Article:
(ran NTP edition)
County planners criticized the proposed site for a Lutz high school on Friday, raising the possibility of a face-off on the issue between the county government and the school board.
Staffers urged the Hillsborough County City-County Planning Commission _ which is to pass judgment on the site Monday _ to conclude that a high school at Livingston Avenue and Max Smith Road is inconsistent with the county's long-range growth plans.
"A high school in this location would be an intrusion into a rural area and would contribute to an urban-sprawl development pattern," the staff report concluded.
Florida law bans construction of a school on a site that violates the local government's comprehensive plan. But the law, recently amended to increase the county's involvement, doesn't specify who has the final say on whether a site fits the plan.
The site in Lutz, one of the most controversial in years, is to receive an advisory vote from the Planning Commission on Monday and a concluding vote from the County Commission on April 2.
An assistant county attorney has written that a rejection of the site by the County Commission would force the School Board to choose another site.
But school officials have indicated they disagree.
As to the Planning Commission staff report, "We really have no opinion at this time," Joe Trumbach, the school system's director of administration, said Friday afternoon. "We haven't had time to read it and see what they're really saying."
The report noted that the school will require $1.3-million in water and sewer lines and $1-million in road improvements. Those road improvements do not include a widening of Livingston Avenue, which backs up for a mile during morning rush hours.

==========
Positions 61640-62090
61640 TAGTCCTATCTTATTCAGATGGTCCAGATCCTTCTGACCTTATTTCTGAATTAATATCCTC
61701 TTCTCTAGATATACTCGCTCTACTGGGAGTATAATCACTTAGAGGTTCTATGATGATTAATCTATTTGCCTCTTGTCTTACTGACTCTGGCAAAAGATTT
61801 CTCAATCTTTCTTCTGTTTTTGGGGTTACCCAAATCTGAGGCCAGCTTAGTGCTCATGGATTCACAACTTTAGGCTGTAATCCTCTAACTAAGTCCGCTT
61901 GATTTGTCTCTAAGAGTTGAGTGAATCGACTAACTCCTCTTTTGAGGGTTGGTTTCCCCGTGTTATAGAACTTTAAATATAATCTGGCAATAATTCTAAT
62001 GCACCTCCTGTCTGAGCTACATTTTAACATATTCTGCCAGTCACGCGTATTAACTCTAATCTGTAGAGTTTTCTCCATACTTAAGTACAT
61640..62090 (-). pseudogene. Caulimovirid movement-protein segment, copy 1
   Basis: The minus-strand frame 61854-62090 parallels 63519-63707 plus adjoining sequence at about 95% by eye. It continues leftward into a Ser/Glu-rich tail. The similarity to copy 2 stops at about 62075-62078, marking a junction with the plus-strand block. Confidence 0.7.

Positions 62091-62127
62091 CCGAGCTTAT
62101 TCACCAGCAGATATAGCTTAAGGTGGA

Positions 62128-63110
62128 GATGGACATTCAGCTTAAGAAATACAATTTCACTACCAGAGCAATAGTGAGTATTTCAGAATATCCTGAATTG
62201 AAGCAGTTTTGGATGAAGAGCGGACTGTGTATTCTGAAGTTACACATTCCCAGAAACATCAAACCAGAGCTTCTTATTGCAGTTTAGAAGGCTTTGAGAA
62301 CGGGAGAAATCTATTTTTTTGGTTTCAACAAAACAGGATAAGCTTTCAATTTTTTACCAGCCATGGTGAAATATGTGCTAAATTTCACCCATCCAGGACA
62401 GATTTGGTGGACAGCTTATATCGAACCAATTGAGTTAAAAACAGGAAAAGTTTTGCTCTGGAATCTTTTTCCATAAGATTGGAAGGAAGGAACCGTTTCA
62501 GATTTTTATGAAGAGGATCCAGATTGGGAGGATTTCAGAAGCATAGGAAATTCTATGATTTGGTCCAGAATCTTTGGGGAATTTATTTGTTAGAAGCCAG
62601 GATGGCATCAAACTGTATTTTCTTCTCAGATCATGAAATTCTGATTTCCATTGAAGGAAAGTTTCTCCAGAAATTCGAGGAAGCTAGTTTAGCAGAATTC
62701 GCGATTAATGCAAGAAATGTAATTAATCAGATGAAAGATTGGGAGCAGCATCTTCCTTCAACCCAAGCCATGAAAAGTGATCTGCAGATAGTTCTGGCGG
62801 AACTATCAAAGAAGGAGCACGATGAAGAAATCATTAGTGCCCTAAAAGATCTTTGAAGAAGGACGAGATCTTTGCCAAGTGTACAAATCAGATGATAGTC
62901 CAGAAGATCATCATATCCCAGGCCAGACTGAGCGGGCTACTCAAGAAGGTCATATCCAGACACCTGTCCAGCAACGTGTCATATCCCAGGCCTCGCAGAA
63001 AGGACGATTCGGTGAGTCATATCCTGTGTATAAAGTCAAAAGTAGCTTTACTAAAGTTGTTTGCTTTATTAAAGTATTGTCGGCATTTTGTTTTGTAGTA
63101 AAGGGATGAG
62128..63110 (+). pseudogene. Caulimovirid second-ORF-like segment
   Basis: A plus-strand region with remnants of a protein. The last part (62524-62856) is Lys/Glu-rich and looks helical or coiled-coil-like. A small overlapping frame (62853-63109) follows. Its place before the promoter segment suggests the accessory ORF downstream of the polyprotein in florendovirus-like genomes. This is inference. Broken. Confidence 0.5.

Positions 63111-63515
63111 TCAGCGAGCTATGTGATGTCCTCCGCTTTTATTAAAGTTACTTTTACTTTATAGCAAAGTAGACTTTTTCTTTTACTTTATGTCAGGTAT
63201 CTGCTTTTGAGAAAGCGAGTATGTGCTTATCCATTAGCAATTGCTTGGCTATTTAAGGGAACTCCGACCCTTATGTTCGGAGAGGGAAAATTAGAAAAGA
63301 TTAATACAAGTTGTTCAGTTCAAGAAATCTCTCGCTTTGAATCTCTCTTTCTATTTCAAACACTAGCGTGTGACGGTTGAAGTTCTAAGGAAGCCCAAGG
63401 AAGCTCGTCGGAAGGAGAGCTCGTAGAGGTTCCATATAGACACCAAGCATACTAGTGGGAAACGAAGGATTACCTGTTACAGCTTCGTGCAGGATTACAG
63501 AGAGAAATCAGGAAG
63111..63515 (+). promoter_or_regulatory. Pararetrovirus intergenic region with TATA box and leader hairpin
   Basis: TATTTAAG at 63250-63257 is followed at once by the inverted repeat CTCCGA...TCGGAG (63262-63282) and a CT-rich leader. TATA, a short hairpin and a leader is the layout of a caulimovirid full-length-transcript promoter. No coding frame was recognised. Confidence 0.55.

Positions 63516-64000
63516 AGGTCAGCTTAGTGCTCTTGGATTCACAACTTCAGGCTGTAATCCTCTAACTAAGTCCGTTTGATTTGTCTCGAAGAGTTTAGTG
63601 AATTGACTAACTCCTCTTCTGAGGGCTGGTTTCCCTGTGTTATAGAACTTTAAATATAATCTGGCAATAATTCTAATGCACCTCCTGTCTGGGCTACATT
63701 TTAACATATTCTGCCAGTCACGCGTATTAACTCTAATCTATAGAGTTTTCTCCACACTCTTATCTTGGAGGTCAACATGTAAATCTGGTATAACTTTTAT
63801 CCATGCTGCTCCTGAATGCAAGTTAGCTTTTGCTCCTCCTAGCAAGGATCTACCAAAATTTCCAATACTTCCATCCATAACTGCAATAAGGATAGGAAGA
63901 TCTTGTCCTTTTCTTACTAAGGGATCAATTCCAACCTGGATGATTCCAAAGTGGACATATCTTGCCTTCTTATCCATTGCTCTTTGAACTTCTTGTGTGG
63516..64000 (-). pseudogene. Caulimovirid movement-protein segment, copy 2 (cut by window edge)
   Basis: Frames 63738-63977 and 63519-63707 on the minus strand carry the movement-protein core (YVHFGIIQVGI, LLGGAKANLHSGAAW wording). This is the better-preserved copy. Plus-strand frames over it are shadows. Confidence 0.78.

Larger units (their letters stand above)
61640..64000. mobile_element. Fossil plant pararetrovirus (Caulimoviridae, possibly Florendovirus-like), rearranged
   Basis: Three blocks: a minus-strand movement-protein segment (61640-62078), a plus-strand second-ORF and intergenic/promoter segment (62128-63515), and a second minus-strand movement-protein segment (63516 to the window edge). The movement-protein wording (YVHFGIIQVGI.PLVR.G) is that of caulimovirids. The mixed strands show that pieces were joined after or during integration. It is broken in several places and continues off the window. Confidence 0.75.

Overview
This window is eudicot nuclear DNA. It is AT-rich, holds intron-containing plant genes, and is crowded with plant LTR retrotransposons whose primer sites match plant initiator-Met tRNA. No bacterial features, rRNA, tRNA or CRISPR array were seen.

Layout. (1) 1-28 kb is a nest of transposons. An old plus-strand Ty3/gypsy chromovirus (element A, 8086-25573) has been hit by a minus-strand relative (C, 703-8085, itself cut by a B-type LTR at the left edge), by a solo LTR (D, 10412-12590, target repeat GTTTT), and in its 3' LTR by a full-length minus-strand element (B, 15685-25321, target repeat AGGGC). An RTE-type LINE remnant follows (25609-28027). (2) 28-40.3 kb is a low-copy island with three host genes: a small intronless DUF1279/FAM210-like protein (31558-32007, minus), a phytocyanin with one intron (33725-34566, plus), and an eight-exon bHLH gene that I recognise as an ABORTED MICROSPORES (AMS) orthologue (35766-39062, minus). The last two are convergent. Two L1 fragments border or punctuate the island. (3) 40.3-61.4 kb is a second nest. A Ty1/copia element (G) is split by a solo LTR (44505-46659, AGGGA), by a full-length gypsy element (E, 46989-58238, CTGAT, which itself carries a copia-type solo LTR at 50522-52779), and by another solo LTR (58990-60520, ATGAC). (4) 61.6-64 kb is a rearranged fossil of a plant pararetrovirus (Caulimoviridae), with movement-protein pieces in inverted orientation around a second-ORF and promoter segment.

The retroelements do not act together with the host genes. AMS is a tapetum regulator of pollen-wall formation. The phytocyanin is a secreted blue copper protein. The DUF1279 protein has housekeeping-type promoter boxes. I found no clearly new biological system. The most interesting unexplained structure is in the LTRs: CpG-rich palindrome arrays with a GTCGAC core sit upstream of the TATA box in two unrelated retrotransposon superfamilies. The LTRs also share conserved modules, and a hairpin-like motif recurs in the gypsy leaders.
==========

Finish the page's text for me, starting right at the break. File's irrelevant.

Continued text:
"This overburdened situation, along with a lack of sidewalks and bike lanes, would seem to make an unsafe situation for students traveling to and from the school," the report said.
The report also noted that the school site would be on the eastern edge of the high school's zone, a zone where only moderate population growth is forecast.
It said the site ideally should be within the Urban Service Area, a large portion of unincorporated Hillsborough County where local government expects growth and has committed to provide sufficient roads and utilities. That service area excludes the northern half of Lutz.
"It is questionable public policy to spend public dollars on capital improvements in a location where new growth is limited and to a certain degree discouraged," the report said.
The county School Board voted a month ago to buy the 80-acre former chicken farm for $1.9-million. Among the dozen sites that were studied, it emerged as one of the cheapest and most free of wetlands and other design barriers.
School officials say the Lutz school is needed to end double sessions at Gaither High School. They hope to design it quickly by duplicating Sickles High School, which is now under construction in Citrus Park.
But last week's report increases the likelihood of delay. If county commissioners agree with it, their vote could force or persuade the school system to seek another site.
Even if the Max Smith site remains the first choice, the report could buttress any legal challenge to it.
Two weeks ago, County Commissioner Jan Platt predicted one. "I personally think this is going to end up in a lawsuit one way or another," she told fellow commissioners.
Two months ago, attorney Ted Taub warned the school board that the site would violate the state's growth management law. Taub represents a group of Lutz neighbors opposed to the site.
Denise Lasher, a leader of the group, praised Friday's staff report. "I'm very pleased with what they've concluded," she said. "It's what I've been saying all along."
If you go
The Hillsborough County City-County Planning Commission is to hear public comment and make its recommendation Monday on the Lutz high school site. The meeting is at 5:30 p.m. in the second floor County Commission chambers, 601 E Kennedy Blvd., Tampa.